AbstractYou're playing Monopoly with a friend, and you've already got Park Place and you really, really want to get Boardwalk. If you're on Pacific Avenue, what are the chances you'll reach your goal? Here's an easy project that will show you how to find out.
Areas of Science
Average (6-10 days)
Very Low (under $20)
ObjectiveThe purpose of this project is to test the probabilities of rolling certain combinations of dice in roll-playing games. Are you more likely to roll a sum of at least 18 with 3 ten-sided dice or 5 six-sided dice?
Terms and ConceptsIn order to properly do this experiment, you will need to understand the basics of probability theory.
This site specifically talks about applying probability theory to rolling dice:
Materials and Equipment
- 3 ten-sided dice
- 5 six-sided dice
- Roll each combination of dice 100 times.
- Record the results of each roll.
- Determine the probability of getting a sum higher than 18 for each combination of dice when rolling each combination 100 times.
- Which combination has a higher probability and was this true when you rolled them?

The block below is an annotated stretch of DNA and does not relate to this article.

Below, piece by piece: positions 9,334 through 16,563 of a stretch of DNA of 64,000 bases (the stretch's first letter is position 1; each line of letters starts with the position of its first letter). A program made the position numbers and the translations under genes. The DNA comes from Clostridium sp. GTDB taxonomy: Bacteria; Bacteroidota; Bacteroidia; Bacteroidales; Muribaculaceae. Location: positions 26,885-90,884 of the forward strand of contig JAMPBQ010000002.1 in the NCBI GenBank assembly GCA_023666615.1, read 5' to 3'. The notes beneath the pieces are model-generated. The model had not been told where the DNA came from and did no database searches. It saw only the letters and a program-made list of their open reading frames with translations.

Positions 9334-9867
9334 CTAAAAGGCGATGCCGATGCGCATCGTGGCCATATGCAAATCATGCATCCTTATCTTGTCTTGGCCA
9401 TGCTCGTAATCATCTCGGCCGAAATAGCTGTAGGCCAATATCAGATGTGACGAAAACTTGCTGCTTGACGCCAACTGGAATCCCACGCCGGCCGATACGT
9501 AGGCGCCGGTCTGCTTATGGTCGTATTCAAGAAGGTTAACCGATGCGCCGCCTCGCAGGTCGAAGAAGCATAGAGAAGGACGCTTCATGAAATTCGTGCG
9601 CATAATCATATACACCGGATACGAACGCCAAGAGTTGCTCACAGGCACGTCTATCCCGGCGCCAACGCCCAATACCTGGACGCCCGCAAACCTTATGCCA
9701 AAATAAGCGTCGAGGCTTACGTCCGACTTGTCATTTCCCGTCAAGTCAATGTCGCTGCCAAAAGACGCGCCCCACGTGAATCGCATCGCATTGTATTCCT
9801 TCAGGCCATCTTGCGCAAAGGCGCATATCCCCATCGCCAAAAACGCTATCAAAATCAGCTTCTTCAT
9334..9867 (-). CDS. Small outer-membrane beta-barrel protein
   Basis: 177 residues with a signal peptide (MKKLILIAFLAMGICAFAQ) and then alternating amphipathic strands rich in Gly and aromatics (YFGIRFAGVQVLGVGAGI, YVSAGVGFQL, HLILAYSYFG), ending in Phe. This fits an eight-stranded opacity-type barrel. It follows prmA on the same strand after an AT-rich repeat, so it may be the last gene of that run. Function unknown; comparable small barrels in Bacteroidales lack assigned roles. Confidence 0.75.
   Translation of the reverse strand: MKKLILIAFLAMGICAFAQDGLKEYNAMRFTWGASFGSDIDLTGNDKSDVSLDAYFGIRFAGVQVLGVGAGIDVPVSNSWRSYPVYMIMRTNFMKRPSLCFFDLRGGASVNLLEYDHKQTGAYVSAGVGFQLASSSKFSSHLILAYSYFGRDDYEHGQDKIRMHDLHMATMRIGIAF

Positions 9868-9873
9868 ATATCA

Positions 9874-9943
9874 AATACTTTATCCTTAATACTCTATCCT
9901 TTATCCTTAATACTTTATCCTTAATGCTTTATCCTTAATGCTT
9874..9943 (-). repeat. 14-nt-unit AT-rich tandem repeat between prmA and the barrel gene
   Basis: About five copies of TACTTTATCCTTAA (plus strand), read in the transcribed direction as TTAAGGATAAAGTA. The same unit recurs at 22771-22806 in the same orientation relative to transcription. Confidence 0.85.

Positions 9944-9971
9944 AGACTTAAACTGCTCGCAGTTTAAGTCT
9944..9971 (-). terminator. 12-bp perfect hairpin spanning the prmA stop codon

Ask an Expert
Do you have specific questions about your science project? Our team of volunteer scientists can help. Our Experts won't do the work for you, but they will make suggestions, offer guidance, and help you troubleshoot.
Test the probabilities of getting 21 using a deck of cards.
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Cite This PageGeneral citation information is provided here. Be sure to check the formatting, including capitalization, for the method you are using and update your citation, as needed.
Science Buddies Staff. "Dice Probabilities." Science Buddies, 20 Nov. 2020, https://www.sciencebuddies.org/science-fair-projects/project-ideas/Math_p001/pure-mathematics/dice-probabilities. Accessed 3 Oct. 2022.
Science Buddies Staff. (2020, November 20). Dice Probabilities. Retrieved from https://www.sciencebuddies.org/science-fair-projects/project-ideas/Math_p001/pure-mathematics/dice-probabilities
Last edit date: 2020-11-20
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